Indian navy is looking for 57 fighters in the international market which would fly off its flat tops. They haven’t specified what configuration i.e. whether the fighter will fly off ski-jumps or use catapults for hauling ordnance off the deck. Thus it is still an open bracket. The Indian navy issued an RFI and out of the options Rafale is certainly the most potent (not considering the F-35C). Procuring Rafale would allow the navy to tap into existing IAF infrastructure, a point Dassault intends to use when it pitches both variants at the end of 2017 during negotiations. Let’s hope both the Indian MoD and Dassault stay clear of points which can create deadlocks like the MMRCA.
Boeing F/A-18E/F Super Hornet
The main advantage of procuring the Super Bug is that the same aircraft can fly off a deck (either a catapult of ski-jump as Boeing claims) while performing CTOL ops from a standard base the very next day. Unlike Rafale and Rafale-M which sport some differences, Boeing will offer the same aircraft for both the programs and has responded to the naval RFI as well.
The Advanced Super Hornet
For making their pitch more lucrative, they offer seamless integration of technology into the AMCA as and when it takes physical form thus forming a step by step increment in capabilities for the IAF from Super Bug to Advanced Super Bug to the AMCA. The pitch includes using uprated GE F414s for the AMCA which will improve commonality with the Bugs and Tejas. Being an American fighter adds the same political cons the Viper will face and even though USN plans for keeping their Hornets for a considerable time and the upgrade potential might not be as limited as the Viper but it is still an old design. On a side note, a USN Super Bug shot down a Syrian Su-22 marking the first air to air kill of the type. With the cancellation of Single Engine Fighter competition, both the competitions mentioned in this article will be combined to select a single new fighter.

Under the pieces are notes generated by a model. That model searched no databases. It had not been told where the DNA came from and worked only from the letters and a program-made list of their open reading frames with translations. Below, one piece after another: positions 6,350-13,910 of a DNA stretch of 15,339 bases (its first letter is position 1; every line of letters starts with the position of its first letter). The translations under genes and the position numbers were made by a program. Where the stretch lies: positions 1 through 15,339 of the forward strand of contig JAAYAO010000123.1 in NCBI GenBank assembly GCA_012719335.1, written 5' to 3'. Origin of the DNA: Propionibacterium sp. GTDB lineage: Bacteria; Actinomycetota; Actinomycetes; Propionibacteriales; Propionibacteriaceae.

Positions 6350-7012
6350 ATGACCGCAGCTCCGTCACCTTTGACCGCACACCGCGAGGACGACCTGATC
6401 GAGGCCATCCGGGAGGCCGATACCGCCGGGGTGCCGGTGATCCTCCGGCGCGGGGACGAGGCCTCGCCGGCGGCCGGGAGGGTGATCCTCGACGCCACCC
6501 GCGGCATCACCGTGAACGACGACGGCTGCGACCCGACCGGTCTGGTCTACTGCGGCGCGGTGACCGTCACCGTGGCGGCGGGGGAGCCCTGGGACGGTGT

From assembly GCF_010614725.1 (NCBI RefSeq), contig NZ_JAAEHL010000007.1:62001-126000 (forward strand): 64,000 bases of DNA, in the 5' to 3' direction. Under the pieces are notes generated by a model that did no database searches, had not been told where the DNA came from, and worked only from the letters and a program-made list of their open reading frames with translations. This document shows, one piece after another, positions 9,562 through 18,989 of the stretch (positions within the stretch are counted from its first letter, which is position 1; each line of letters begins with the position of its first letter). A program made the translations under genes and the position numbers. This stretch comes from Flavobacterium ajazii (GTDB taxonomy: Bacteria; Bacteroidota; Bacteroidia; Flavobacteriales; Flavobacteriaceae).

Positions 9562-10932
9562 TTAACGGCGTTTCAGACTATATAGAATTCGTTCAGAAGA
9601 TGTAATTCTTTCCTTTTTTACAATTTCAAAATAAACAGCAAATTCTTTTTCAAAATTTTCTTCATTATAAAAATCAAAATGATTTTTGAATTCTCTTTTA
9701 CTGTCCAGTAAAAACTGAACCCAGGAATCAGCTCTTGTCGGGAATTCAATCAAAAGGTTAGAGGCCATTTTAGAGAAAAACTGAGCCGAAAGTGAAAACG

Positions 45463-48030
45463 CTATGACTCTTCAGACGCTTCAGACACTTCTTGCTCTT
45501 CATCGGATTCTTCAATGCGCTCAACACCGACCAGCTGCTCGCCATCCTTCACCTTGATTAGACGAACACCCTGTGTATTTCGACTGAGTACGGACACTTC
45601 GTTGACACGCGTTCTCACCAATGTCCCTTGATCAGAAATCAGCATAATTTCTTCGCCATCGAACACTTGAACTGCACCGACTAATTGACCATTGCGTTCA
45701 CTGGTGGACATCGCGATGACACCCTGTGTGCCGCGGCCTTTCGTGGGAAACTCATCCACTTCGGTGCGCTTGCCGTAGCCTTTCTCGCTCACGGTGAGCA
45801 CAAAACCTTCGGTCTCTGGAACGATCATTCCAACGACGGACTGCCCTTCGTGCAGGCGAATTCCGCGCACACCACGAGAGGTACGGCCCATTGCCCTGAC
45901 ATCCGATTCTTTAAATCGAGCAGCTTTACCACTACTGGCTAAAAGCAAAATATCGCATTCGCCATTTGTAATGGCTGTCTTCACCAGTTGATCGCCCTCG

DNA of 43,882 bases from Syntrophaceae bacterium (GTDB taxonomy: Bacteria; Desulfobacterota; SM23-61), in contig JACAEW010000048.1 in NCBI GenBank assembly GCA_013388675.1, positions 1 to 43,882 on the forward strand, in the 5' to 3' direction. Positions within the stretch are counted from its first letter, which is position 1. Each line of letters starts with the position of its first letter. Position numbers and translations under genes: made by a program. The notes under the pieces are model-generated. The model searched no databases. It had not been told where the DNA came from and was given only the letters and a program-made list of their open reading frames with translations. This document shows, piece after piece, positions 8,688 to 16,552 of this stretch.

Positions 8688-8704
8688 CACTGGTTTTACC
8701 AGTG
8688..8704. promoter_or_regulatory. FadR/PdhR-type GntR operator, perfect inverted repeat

Procurement of second hand MiG-29Ns from Malaysia is rumoured, they might either be used for spares or active fleet post UPG upgrade.
Retired Jaguar airframes could also be bought for spares if some sources are to be trusted.
With the cancellation of the Single Engine fighter, this and the future Twin Engine fighter competition now stand combined. The MMRCA V2.0 will now select a new fighter to replace ageing MiGs and infuse some fresh tech into the IAF squadrons alongside the small number of Rafales. Let us hope the V2.0 doesn’t fail like the original MMRCA. It is being said that the Indian navy’s competition for a new naval fighter will be closely linked to the Indian air force’s as interoperatability is a priority. Let us hope the fleet selection is thought after and not hodge-podge like the IAF has historically done.
Our previous articles about MMRCA and Tejas